- Whisk eggs and sugar together in a metal bowl. Place over a saucepan of simmering water and whisk until mixture is warm (the eggs will whip up with more volume if they are warm, but you don't want to cook them).
- Pour eggs into bowl of a stand mixer. Whip with whisk attachment on high speed for several minutes until very thick and ribbons of batter fall back into bowl when you lift the whisk up.
- Sift flour over batter and carefully fold in with a rubber spatula.
- Combine butter and vanilla together in a small bowl. Pour a bit of the batter into the butter and stir together. Pour butter back into main batter and fold to combine.
- Pour batter into prepared pan. Bake for 20-25 minutes until top is golden brown and springs back when you press it lightly.
- Remove from oven and let cool on wire rack for about 10 minutes before unmolding. Let finish cooling on wire rack.
For the curd:
- Whisk passionfruit puree, sugar and eggs together in a metal bowl. Place over saucepan of simmering water.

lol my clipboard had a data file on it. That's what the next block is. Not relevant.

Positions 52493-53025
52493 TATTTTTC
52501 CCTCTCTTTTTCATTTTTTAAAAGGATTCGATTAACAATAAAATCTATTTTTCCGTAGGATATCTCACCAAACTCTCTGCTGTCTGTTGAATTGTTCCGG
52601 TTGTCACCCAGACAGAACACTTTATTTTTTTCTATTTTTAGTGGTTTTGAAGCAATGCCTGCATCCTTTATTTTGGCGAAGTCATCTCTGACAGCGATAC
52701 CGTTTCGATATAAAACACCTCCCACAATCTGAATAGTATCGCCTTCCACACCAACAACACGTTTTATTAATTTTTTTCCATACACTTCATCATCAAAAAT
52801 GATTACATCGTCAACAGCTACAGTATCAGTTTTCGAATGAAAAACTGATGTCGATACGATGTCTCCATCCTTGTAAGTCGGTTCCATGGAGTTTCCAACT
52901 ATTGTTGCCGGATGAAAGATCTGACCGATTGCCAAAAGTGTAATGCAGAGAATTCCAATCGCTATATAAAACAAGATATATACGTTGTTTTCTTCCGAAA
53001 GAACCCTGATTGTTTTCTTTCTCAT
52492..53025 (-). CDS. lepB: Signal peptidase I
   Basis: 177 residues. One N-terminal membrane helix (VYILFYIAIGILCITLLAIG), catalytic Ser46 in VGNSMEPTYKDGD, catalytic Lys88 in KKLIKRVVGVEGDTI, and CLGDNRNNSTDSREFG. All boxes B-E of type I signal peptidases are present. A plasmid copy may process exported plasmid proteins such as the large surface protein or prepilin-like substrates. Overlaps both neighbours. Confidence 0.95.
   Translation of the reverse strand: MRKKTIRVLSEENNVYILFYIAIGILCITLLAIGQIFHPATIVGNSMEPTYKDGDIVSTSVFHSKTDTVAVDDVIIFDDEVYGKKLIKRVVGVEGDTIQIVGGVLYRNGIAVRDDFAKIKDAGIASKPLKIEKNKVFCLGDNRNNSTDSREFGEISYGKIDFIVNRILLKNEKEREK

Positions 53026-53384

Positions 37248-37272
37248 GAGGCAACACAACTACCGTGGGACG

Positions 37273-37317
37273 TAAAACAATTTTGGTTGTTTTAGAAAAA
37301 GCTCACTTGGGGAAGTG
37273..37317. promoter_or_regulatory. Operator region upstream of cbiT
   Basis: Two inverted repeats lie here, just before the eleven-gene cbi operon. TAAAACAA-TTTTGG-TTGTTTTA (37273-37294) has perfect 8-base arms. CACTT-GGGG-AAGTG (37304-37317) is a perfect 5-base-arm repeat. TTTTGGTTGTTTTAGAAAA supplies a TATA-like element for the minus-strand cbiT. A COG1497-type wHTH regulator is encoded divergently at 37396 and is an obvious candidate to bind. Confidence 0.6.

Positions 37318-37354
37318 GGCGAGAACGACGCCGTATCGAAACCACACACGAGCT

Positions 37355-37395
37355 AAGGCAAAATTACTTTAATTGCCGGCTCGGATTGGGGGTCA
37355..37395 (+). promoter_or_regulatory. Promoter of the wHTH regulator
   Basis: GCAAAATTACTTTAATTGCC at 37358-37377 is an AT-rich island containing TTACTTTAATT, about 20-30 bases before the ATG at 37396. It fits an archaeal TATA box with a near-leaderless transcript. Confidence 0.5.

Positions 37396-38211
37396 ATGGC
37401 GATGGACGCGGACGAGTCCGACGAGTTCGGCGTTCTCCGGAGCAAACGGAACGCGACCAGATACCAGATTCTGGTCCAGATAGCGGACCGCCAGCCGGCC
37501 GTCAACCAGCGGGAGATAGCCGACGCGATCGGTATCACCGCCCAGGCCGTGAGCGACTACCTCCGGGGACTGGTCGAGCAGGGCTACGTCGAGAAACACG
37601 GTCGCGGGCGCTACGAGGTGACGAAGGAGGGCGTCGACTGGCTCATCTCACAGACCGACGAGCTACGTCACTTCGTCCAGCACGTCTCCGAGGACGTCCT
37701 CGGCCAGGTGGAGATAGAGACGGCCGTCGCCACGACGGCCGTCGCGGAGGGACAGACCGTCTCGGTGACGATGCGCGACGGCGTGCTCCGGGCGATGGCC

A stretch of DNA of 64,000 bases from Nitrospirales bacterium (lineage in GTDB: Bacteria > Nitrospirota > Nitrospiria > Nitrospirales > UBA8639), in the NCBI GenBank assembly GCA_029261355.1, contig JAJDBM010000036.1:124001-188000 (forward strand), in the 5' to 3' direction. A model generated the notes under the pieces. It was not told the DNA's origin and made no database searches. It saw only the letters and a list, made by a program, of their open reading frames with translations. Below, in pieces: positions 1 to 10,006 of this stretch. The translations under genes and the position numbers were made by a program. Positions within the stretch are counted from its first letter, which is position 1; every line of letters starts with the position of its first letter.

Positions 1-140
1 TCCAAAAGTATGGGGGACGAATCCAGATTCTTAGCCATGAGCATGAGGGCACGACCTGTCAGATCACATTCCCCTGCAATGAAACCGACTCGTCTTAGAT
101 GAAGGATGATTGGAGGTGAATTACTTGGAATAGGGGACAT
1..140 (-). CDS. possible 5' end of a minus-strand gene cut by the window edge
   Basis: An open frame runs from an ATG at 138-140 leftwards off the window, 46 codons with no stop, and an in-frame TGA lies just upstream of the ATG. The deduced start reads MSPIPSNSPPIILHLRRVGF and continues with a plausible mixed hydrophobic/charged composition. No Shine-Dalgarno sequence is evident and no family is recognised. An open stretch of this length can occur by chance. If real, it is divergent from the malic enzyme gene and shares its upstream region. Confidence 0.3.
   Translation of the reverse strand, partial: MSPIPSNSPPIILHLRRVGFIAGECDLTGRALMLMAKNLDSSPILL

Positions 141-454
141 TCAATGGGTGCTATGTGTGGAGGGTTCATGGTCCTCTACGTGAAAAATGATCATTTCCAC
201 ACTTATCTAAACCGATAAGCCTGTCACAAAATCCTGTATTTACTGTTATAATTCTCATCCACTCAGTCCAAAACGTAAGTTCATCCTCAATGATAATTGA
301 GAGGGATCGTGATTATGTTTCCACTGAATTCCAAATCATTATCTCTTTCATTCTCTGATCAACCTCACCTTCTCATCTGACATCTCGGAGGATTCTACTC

- Cook for about 6 minutes, whisking constantly, until mixture thickens and coats back of a spoon.
- Remove from heat. Add butter several pieces at a time and stir until fully combined. Pour curd into a container and press piece of plastic wrap against surface. Cover and chill until ready to use.
For the mousse:
- Make the mousse right before you are ready to assemble the cake. Sprinkle gelatin powder evenly over 6 teaspoons (30 g) of water in a small bowl. Let bloom for about 5 minutes until it is a solid mass.
- Combine half of mango puree and sugar in a saucepan. Add gelatin. Cook on medium heat until gelatin is melted and incorporated into puree.
- Pour mixture back into remaining puree and stir to combine. Let cool but don't let the mixture set.
- Whip heavy cream to soft peaks. Fold about a third of the cream into the mango mixture to lighten. Fold in remainder of whipped cream.
To assemble the cake:
- Slice the cake horizontally into two layers. Line an 8" square pan (again, I like one with a removable bottom so it's easier to unmold the cake) with a piece of plastic wrap so that the edges hang over the pan edges (you may need two pieces, one for each direction).
- Place one layer of cake in bottom of pan. Spread a layer of passion fruit curd over the cake layer. Top with second layer of cake.
- Pour mango mousse over top of cake layer and spread evenly. Place in refrigerator to set, about an hour.
For the topping:
- Combine cream, sugar, and sour cream in a mixer bowl. Whip until combined and thick. Pour over top of cake and spread evenly. Chill in refrigerator until set, about half an hour.